CRASH! “Mumble mumble…” (that wasn’t exactly what I uttered when I knocked the glass to the tile floor with my elbow, but you get the gist). “So this is how my week is going to start…bring it!” I thought, as 7am Monday morning greeted me with shards of glass on my kitchen floor.
Immediately I thought of the bestselling book “Don’t Sweat the Small Stuff” by Richard Carlson. I recall really enjoying the book when I read it many years ago, but there were a few chapters that impacted my life greatly…one of which was “The Broken Glass” (or something along those lines…I’m not sure of the exact title).
The idea of this chapter is that we only have a finite time to have the things (and people, etc.) we love…eventually everything will return to its original form and will have served its purpose. A glass is made, and that glass will ultimately break. We as humans are born, we live our lives, and we die.
This teaching is also found in the Yoga Sutras of Patanjali, along with the concept of practice. Practice (abhyasa) involves consistent, steady effort to move forward, in an attempt to lead to inner peace. Non-attachment (vairagya) goes hand-in-hand with practice, as it allows us to focus on the “end-goal” of peace without letting ourselves get off-course to focus on distractions (such as material things).
In other words, stay on the path to joy without stopping to buy a ticket to the circus freak show.
Now, that’s not to say that when a glass breaks, a friendship runs its course, or someone dies, you don’t wince from the loss. Of course, there will be impact, and it isn’t logical (or psychologically healthy) to be apathetic. You will have a reaction, particularly if an event is unexpected (like the glass being knocked off the kitchen counter).
It wasn’t the broken glass itself that made me “mumble”, it was the unexpectedness of it.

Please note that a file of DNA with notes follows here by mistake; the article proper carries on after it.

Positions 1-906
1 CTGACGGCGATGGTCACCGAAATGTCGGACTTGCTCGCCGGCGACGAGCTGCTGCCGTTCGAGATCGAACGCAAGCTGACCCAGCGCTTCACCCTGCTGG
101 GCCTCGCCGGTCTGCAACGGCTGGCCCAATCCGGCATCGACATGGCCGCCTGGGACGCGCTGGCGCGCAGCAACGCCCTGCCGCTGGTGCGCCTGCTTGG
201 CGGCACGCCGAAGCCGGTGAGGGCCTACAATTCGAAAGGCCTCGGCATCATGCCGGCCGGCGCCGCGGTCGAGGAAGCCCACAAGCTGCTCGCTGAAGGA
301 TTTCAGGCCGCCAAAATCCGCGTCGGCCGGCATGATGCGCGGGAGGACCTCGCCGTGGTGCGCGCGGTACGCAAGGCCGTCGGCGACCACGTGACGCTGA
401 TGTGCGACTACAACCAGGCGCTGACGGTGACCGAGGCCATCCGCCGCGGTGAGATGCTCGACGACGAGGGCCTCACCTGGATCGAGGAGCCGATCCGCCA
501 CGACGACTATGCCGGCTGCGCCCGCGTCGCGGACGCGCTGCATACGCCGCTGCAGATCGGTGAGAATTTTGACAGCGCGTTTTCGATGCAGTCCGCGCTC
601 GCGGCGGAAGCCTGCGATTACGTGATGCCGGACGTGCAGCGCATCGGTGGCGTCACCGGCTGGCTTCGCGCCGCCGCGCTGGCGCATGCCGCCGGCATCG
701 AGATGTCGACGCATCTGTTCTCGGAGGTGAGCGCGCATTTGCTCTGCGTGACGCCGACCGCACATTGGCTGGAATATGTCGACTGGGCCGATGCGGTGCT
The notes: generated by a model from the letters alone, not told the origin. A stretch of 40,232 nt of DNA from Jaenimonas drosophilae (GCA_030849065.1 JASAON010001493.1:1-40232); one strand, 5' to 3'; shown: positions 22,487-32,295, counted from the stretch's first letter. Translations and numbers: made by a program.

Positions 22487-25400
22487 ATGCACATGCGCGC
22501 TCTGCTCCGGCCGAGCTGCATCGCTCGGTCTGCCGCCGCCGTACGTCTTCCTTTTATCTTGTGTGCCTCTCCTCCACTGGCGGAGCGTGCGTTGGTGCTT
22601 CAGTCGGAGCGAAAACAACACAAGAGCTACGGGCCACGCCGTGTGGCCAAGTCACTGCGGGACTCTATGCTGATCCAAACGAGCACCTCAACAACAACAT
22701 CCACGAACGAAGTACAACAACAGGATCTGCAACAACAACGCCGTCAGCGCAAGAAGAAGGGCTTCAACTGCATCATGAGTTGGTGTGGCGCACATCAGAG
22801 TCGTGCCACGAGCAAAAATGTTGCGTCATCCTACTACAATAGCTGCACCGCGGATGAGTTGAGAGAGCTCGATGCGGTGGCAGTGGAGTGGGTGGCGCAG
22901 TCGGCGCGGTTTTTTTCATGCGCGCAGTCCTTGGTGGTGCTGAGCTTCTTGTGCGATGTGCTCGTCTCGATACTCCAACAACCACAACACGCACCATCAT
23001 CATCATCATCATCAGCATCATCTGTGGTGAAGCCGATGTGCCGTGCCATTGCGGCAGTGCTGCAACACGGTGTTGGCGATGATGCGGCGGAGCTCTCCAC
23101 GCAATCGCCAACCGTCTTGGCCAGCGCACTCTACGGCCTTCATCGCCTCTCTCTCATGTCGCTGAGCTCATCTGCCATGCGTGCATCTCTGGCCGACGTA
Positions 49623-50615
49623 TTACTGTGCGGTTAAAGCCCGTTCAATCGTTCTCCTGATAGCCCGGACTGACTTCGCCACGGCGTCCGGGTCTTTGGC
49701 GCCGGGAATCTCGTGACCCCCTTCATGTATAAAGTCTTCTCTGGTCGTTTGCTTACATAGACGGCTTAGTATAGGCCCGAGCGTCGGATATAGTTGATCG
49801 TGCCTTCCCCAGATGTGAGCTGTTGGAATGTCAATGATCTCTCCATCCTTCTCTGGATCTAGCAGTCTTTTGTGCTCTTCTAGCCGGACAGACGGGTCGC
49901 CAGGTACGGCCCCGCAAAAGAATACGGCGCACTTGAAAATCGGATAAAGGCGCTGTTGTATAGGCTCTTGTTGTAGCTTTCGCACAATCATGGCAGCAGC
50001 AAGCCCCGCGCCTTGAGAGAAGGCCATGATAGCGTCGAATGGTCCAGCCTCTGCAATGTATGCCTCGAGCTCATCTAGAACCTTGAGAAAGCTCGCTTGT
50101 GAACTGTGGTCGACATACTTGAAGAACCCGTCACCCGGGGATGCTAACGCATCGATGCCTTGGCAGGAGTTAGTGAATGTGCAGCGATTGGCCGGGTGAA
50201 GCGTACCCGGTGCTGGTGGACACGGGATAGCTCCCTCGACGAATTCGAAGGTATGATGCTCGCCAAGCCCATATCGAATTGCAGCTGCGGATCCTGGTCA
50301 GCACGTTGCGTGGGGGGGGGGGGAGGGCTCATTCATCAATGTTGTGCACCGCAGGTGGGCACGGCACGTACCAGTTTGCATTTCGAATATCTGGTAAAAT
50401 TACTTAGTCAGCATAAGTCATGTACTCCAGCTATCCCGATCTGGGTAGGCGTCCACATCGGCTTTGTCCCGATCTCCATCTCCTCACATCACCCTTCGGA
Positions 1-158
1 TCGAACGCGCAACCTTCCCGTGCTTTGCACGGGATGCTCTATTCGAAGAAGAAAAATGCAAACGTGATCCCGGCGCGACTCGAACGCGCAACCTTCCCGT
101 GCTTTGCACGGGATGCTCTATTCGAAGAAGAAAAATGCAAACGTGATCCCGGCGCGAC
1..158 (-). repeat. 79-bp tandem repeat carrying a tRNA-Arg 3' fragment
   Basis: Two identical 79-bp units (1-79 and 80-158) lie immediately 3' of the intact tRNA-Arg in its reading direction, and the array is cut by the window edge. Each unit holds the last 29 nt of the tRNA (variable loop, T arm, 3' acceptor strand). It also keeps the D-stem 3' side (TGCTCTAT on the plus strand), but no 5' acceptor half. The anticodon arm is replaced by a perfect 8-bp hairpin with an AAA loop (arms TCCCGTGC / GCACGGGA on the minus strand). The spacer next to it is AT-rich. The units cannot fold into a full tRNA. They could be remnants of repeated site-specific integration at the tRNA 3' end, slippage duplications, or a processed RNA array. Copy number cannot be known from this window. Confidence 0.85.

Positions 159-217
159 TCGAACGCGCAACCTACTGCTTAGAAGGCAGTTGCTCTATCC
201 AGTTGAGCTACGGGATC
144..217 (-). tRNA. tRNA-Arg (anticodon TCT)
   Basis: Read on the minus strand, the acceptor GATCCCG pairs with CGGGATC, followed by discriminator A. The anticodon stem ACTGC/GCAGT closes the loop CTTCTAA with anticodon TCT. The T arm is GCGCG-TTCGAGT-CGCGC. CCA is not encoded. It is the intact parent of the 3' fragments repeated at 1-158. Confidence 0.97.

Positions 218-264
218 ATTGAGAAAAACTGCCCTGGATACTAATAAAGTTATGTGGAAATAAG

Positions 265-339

What Patanjali is saying, in my opinion, is that we acknowledge our feelings (“Wow, I really am sad because of that” or “That is such a disappointment”). We value whatever time we had with the person or thing that is affecting us…and we view the loss as part of the cycle of life. (Cue “Lion King” song here…)
Dare to live by letting go. -Tom Althouse
When we acknowledge that what we do, how we think, and the things we say all affect our inner peace, there is freedom. This freedom comes not just from non-attachment to painful circumstances, but pleasurable ones as well (consider addictions and how something initially pleasurable can become the primary focus in ones’ life, to the point of destruction).
Today, it seems so easy to place blame on circumstances, people, and things for disturbing our inner peace. It isn’t an easy thing to admit that only WE are responsible for that. We cannot necessarily change what happens to us, but we can be in control of our reactions.
So, once I had my initial moment of frustration from the broken glass, I swept up the big pieces and the shards and silently gave thanks for the time it was part of the set (which started as 12, but has whittled its way down to 9…I tend to talk with my hands and make big gestures that cause things to fall over and/or break!). And my peace returned as I went about making breakfast for my son and unloading the dishwasher.
I would like to challenge you to ask yourself some questions regarding your inner peace:
- What are my “freak shows”? What are the things that distract me & “lure me away” from my path to inner peace?
- What are the things I do, think, and/or say on a regular basis that cause me frustration, anger, disappointment, sadness, etc.? How can I change that?
- What are the things that I allow to shroud my best self? What lies beneath the veil of my fears, my distractions, and my attachments?
These aren’t easy questions to answer…and you may find that you need someone to work through them with you. That can give you an outside perspective on what may truly be at the core of what’s keeping you from your inner peace.
If you’re ready to discover a new mindset, gain new tools to guide you on your own journey, let’s chat. CLICK HERE for a complementary breakthrough session in which we can help you find your BEST SELF!
This post is part of the FYB “31 Days to Quiet the Voices in Your Head” series.
Read more about it HERE.